A stroll through your average bookstore will reveal the myriad different ways publishers try to attract readers with book cover designs. Book covers can do everything from attract a certain gender to outline the contents of the material inside.
Most of us are completely unaware of the techniques used to visually market books. Here’s a breakdown of some of the key features of book cover design. Perhaps it will help you outsmart publishers and be even more wary of judging a book by its cover.
Encapsulating the Book
Readers generally know which genre of book they prefer. With this in mind, publishers try to keep books that belong to the same genre with the same type of cover to make them easier to identify. Romance novels might be the easiest to spot. The shirtless, muscled man is a must and a well-endowed woman with cleavage is also usually a part of the design. The cover doesn’t have to relate specifically to the story of the book, but it should certainly capture the book’s mood and tone. Cormac McCarthy’s The Road, for example, features a black background and has the author’s name fading into it, a barely recognizable grey. The red book title helps to capture the brutality of life, paired with the bleakness of the black and grey. The cover should always portray the content, intent and personality of the book.
The most important feature of the typography is that the font must be easily readable. Readers are unlikely to pick up a book with a title that doesn’t catch their eye. Usually the title should be at the top, unless the author is established enough that his or her name alone will sell the book. This is especially important for books sold in-store. If they’re stacked with other books, the title is most likely to grab attention. The size of the font should draw attention to the most important elements. While “3rd edition” should be noted, it’s certainly less important than the name of the author and should be printed in a smaller size and positioned lower to the bottom. If one element of the text is isolated it emphasizes it as the most important factor. The isolation of the author’s name for Stephen King’s Lisey’s Story makes Stephen King the major selling point for the book.
Primary colours and clean designs draw the reader in. The iconic blood orange, yellow and green cover of A Clockwork Orange is an example of this. Gender has a role in marketing too. Warm colours are more feminine and books targeting a female audience are likely to be printed in yellow, orange and medium reds, as well as aqua, lime greens and purples, which are warmer versions of cooler colours. Books aimed at men usually feature blue, green, black and white as well as sharp contrasts between colours. Covers in neutral tones are used when the book is targeted towards a general readership.
Culture Where the book is sold makes a big difference in the cover art. In North American publishing, consumers have a “bang-for-their-buck” attitude, which translates into bright covers, and filling the entire space with graphics and text. North American book covers are more inclined to take cues from advertising tactics. The United Kingdom conversely follows the art route, but covers can be criticized for being too stark because they often feature landscapes. One interpretation of this is that British readers prefer to imagine their characters while North Americans want a character they can identify with. Hilary Mantel’s Wolf Hall has different American and British covers. The Tudor rose, shown on the British cover, North Americans. The inclusion of a painting of Henry VIII between the lettering of the U.S. version provides a more familiar image of the Tudor court.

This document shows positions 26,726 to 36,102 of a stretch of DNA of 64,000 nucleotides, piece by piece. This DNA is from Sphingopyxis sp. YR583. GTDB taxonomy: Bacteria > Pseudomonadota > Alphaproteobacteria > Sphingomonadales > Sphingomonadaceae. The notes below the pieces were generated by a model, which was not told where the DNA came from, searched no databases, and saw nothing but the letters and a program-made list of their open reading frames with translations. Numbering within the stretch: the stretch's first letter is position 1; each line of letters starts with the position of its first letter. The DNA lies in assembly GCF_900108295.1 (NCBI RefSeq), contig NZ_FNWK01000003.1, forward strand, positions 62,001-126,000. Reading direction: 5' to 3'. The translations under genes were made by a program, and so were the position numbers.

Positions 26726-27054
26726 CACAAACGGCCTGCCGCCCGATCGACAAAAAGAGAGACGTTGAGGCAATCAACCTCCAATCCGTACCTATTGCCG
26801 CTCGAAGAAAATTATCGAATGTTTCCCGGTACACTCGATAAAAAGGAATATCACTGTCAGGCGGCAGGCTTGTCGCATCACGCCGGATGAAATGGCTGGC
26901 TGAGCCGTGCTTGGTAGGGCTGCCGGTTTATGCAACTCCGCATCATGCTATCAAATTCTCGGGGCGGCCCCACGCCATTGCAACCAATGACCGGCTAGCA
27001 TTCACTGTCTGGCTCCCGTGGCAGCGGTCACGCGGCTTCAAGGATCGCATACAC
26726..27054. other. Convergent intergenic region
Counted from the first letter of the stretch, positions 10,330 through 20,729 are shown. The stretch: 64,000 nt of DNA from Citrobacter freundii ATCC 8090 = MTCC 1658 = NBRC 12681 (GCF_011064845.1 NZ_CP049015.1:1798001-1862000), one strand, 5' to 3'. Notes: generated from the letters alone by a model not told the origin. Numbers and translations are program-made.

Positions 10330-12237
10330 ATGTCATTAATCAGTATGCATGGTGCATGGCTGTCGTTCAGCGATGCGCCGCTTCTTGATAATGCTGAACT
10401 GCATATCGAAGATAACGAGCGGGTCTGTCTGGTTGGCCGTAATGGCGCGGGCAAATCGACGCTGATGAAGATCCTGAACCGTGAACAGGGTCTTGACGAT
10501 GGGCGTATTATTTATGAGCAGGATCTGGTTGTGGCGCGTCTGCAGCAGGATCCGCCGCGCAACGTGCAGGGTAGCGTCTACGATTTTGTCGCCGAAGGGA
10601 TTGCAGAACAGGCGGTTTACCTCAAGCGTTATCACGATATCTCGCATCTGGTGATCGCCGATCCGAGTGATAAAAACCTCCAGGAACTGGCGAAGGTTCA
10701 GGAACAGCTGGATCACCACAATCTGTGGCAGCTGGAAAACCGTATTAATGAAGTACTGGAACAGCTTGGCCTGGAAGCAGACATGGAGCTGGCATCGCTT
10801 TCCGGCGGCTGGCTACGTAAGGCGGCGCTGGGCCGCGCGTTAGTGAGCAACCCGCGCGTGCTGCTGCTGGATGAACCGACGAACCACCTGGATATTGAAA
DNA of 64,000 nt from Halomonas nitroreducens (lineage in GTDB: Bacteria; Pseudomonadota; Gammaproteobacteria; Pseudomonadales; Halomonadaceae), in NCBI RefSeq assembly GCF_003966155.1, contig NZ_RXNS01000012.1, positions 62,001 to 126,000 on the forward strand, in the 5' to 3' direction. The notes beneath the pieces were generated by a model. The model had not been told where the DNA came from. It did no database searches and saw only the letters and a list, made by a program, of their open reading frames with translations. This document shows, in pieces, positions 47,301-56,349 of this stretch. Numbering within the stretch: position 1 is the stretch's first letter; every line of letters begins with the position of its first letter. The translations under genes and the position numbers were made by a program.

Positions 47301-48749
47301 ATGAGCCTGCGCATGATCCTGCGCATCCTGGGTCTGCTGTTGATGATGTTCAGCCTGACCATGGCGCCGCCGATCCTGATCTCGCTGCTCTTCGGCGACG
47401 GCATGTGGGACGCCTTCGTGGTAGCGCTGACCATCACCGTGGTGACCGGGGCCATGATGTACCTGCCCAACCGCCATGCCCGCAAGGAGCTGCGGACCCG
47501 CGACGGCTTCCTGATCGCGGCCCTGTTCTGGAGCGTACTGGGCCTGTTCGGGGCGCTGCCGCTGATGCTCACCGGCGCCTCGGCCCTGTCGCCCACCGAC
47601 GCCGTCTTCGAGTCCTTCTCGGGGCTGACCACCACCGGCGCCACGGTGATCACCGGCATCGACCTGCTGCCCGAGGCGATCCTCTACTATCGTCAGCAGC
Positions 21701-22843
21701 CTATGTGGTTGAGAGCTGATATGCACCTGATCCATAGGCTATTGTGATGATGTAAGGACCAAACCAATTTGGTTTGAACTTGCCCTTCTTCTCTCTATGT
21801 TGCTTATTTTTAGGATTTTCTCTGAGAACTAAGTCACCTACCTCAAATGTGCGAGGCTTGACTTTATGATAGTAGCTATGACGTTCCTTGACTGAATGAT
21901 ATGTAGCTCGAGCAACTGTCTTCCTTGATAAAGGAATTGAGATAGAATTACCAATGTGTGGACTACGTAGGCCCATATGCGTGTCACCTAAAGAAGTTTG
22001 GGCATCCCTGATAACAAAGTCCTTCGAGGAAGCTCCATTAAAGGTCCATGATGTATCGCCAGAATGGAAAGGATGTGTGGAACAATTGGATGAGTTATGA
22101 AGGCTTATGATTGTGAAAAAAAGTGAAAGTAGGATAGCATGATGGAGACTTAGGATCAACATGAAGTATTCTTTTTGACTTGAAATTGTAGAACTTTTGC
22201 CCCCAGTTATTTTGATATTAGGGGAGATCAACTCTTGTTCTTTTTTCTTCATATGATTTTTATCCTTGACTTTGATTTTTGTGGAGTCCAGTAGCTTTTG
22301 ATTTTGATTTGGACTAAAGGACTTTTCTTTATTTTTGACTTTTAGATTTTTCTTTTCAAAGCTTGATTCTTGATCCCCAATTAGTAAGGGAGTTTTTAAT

American publishing houses are also willing to pay more for cover art, which allows them to hire an artist to draw cover art for a particular book. This might explain the more elaborate covers found on North American books, especially when comparing the detailed paintings found on science fiction and fantasy covers in the U.S. versus the more muted covers found in the U.K.
People are more willing to spend the money purchasing a book if it’s recommended. For first time authors, having a big name critic review the book can really boost sales. A sticker from “Oprah’s Book Club” is the ultimate catapult for sales. Jacqueline Carey’s debut novel, Kushiel’s Dart, features an endorsement from Robert Jordan, the recently deceased fantasy titan who created The Wheel of Time series. Most people who identify themselves as fantasy readers would be familiar with his name and his popularity, even if they hadn’t read one of his books. On her ninth book, Naamah’s Kiss, Carey no longer needed Jordan’s words of praise, but was able to feature herself as a New York Times best-selling author. Although if another author’s praise isn’t included, review quotations make a book more appealing by adding credibility.
Extra Selling Features
Raised lettering, metallic foil, matte surface, lenticular printing (multi-frame, animated graphics that move when turned side to side), and embossing all cost more to print than a glossy, flat cover with no embellishments. These techniques are eye-grabbing and used to promote sales. Surprisingly, a book’s feel can also boost sales. When a browser picks it up, the quality of the cover paper can make a difference. Cloth books are starting to be seen more frequently for this reason.
Books with striking covers are more likely to be noticed visually and picked up. Glossy and sheer satin finishes make the book more eye-catching, but matte books have a higher perceived value. When Christmas rolls around, matte covers sell better as gifts.
The more a publishing house is willing to spend on a cover, the better they expect the book to do in sales. While jewels of books can be found behind poorly designed covers, expect books with excellent context or mass appeal to be found behind an expensive-looking cover.
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